Confessions of a Writer Gone Mad
My eccentric hippie Writer’s Craft high-school teacher would often begin our classes with free writing exercises. When he first introduced this idea of free writing I couldn’t wrap my mind around it. One of us asked: “So you want us to write about whatever comes to mind, grammatical errors and all?” He flailed his hippie hands and said “Yupp, now write. Write whatever.” I remember looking down at my piece of lined paper with my pen in my hand just begging it to move but I couldn’t help but reminisce about my grammar preaching, sentence structuring, coherent campaigning school teachers without shuttering. I was faced with a challenge- free writing. You wouldn’t think so, right? I mean, writing whatever you want about whatever you want should be easy. Think again. It’s the hardest thing known to student kind. How could I possibly write freely when I had been molded into a student who had learned that freedom and writing don’t go hand in hand? I wish I had kept some of those writing pieces so I could go back and read some of them. On second thought, no. It would probably make my skin crawl. I’m telling you, old habits die hard. I am by no means a writer who can participate in free writing. I’m what you would call an O.C.D writer; a writer with perfectionism running through her veins with an incessant brain twitch that irks me and manically taunts “Naa, read it again. Something doesn’t sound right. Read that sentence over. No again. Find a better word. Not good enough. Find another one. Okay, read it again (times 20).” This is not the exaggerated truth either. It’s become my worst nightmare. Sometimes I wonder if I’ve gone mad. Perhaps I have. This is going to be a tough one to explain to my patients –just kidding. I’m not a psychiatrist, just someone who may be in need of one.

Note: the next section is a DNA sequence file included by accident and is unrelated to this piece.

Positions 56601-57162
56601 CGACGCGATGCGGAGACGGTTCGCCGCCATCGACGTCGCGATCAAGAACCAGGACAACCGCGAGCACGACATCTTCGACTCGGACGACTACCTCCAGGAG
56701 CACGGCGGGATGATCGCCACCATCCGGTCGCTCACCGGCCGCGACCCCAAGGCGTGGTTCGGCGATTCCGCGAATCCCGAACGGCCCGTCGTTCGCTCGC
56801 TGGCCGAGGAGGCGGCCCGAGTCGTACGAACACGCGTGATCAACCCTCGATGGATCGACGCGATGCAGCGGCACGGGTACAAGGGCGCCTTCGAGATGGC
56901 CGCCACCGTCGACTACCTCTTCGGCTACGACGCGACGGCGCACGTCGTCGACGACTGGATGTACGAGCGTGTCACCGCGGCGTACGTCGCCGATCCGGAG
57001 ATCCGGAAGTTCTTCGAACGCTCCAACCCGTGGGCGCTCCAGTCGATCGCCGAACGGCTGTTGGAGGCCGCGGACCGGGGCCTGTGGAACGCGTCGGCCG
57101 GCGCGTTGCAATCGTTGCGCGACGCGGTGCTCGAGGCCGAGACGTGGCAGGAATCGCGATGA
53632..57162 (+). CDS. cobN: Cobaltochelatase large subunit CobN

So could I have Obsessive Compulsive Disorder? Out of some good fun I thought I’d take an Obsessive Compulsive Disorder test. I have to add that this test is online. It’s an accurate diagnosis too, given by the one and only Doctor Web (I hope you sense my sarcasm here). If you’re curious like I was, try taking the test here: http://psychcentral.com/ocdquiz.htm. You might giggle at some of the questions or you might panic. Giggle, please. It might do you some good. This test is beyond ridiculous. You have to read some of these questions. They’re kind of silly. For example, Question 10 reads: Have you worried about acting on an unwanted and senseless urge or impulse, such as physically harming a loved one, pushing a stranger in front of a bus, steering your car into oncoming traffic; inappropriate sexual contact; or poisoning dinner guests? Well there was this one time at band camp…
So upon taking the test I clicked submit and waited for my results. I scored a 2 (0-7 –O.C.D is unlikely). Well thank goodness I thought. Now I suppose I can return to reading and re-reading, editing and re-editing without a concern in the world because I’m okay. I’m okay. For a moment I thought…ah well, never mind. Just because I may read my writing 10 times over (sometimes 20) before I submit my post or I make sure that every comma is properly placed, it doesn’t mean there’s something wrong with me (don’t judge me). I just want my writing to be perfect (even though it’s far from it) and I don’t think I’m a writer who is any different than the others. It just means I care and I’m concerned about whether my reader will understand me. It’s writing without giving up. I haven’t lost my marbles, err I mean words…yet.